Uncovering Hume Castle’s hidden history

Fallago Environment Fund chairman, Gareth Baird (left) joins Douglas Tweedie from the Hume Castle Preservation Trust at Hume Castle near Greenlaw in the Scottish Borders to mark the announcement of a �32,890 grant.
Fallago Environment Fund chairman, Gareth Baird (left) joins Douglas Tweedie from the Hume Castle Preservation Trust at Hume Castle near Greenlaw in the Scottish Borders to mark the announcement of a �32,890 grant.

A project to uncover more about the history and heritage of Hume Castle has been given a £32,890 boost from a Fallago Environment Fund grant.

Hume Castle Preservation Trust will research Hume Castle, village and kirk yard, near Greenlaw - a settlement that dates from medieval times and from which the Home/Hume clan takes its name.

The castle was destroyed on the orders of Oliver Cromwell in 1651 and lay in ruins until it was restored as a folly by Hugh Hume, Earl of Marchmont in 1790, with further restoration taking place in the 20th century.

Much of Hume has been hidden from history but recent drone photography revealed a potentially significant medieval landscape beneath the grass, which could help our understanding of medieval life in Scotland.

The Fallago Environment Fund grant will contribute towards surveys of the buildings, monuments and landscape of the area, archaeological excavations and production of displays and interpretation materials to explain the area’s rich history and any new discoveries.

Members of the local community will receive training in technical drawing, photography and archaeological recording and excavation to help unlock the secrets of the castle’s past.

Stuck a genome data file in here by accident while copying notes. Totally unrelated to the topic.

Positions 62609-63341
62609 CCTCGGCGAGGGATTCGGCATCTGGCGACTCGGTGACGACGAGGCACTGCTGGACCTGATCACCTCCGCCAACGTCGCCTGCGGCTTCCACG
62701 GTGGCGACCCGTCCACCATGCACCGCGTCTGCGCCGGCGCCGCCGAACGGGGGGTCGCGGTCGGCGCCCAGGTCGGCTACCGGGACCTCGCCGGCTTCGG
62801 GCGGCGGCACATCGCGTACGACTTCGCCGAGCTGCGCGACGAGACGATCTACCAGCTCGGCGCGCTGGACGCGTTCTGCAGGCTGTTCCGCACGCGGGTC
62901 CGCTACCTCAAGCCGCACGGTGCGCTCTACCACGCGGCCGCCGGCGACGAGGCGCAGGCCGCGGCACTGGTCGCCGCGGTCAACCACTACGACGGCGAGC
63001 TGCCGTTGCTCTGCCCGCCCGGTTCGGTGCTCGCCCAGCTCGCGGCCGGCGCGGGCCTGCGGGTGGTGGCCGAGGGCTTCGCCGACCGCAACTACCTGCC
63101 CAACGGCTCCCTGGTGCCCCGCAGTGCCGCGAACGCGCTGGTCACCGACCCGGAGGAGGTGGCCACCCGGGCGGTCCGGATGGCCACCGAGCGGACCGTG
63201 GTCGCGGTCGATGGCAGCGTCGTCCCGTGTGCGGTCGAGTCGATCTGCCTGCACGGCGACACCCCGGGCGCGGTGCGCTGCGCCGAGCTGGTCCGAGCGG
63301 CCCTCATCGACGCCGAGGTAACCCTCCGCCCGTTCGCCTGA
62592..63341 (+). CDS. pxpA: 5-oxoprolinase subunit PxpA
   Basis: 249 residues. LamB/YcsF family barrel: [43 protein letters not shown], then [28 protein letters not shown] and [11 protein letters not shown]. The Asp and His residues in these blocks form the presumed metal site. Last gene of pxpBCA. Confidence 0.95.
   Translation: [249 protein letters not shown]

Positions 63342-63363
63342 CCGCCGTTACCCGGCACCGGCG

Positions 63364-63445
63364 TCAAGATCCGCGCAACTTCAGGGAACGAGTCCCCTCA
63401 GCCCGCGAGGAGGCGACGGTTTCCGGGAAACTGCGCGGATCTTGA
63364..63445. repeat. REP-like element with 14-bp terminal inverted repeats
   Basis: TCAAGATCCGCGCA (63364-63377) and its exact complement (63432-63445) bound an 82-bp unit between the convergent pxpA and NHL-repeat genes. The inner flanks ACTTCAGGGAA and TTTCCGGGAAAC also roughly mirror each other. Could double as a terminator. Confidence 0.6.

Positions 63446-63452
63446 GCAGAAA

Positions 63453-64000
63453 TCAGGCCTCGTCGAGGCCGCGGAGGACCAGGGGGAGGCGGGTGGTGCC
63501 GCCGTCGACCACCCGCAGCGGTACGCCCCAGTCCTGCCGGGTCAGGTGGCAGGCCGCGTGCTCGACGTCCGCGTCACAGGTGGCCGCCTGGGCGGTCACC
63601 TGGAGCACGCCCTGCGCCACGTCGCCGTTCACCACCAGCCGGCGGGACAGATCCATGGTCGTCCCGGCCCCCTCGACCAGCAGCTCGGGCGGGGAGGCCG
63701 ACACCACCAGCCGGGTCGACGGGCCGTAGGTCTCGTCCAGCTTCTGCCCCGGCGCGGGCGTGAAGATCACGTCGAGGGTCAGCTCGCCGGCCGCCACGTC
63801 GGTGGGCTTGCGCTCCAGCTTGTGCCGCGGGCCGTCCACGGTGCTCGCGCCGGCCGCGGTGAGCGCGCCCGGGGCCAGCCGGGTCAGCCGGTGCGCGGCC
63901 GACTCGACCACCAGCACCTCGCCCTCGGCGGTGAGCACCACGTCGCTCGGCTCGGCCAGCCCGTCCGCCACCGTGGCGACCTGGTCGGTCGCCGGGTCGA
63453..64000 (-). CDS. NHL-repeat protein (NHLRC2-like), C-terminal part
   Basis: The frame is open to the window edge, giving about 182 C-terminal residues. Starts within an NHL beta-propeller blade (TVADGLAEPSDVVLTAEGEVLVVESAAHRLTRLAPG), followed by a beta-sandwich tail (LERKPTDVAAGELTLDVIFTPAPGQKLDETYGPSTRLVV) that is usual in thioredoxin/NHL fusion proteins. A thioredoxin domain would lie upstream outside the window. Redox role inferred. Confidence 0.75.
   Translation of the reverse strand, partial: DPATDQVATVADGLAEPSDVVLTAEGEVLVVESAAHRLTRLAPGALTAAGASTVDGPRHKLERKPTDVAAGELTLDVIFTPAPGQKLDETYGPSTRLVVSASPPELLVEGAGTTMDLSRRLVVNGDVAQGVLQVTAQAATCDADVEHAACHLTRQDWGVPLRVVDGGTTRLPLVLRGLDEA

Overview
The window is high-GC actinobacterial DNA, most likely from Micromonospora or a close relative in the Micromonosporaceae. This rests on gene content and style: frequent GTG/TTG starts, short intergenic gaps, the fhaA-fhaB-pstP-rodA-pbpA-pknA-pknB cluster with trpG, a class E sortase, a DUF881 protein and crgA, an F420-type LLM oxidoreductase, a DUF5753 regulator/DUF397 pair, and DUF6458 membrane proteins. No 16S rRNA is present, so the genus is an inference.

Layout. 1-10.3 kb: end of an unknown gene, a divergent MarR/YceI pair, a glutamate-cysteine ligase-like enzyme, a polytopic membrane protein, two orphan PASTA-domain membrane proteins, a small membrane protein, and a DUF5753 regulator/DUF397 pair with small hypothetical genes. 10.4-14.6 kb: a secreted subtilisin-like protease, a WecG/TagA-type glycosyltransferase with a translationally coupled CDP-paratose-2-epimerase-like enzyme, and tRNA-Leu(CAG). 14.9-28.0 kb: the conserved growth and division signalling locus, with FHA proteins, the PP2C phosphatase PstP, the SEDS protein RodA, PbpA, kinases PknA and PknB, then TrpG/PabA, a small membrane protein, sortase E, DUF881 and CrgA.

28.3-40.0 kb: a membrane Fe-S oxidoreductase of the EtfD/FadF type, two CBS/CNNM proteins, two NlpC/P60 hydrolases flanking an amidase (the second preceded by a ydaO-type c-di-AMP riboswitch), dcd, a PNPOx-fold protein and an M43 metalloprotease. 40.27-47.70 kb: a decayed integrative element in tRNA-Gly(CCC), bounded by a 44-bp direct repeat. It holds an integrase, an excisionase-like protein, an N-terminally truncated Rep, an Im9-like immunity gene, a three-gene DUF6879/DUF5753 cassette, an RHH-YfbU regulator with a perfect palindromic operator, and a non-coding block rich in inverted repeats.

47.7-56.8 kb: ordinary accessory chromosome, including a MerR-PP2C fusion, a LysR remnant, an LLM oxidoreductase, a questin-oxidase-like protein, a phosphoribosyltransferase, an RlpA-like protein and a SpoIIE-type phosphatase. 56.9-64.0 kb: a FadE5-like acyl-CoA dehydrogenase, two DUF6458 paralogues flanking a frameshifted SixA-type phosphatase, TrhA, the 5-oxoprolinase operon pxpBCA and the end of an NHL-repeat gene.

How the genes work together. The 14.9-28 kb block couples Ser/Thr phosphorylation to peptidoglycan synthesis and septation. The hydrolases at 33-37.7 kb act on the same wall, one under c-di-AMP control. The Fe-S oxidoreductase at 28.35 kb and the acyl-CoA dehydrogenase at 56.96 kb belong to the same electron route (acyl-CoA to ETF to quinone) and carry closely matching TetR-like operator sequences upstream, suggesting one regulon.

Gospatric Home, chair of Hume Castle Preservation Trust, said; “Hume Castle has a beautiful and dramatic location and can be seen for miles, but while it is a familiar and imposing sight, an in-depth understanding of the castle and its landscape has been sadly lacking. We now know that there is the potential to uncover much about its medieval past and to use this to educate and engage both the local community and visitors from further afield. We’re extremely excited about the discoveries that may lie ahead and are grateful to the Fallago Environment Fund for helping us with a project that will provide a better understanding of the region’s past and the influence of the Homes on the local landscape.”

Five other Fallago Environment Fund grants went to: Stobo Village Hall (£20,000); Thirlestane Castle (£15,000); Waterloo Monument, Peniel Haugh (£12,500); Keith House, Coldstream (£8000); Kelso Folk Festival (£1500).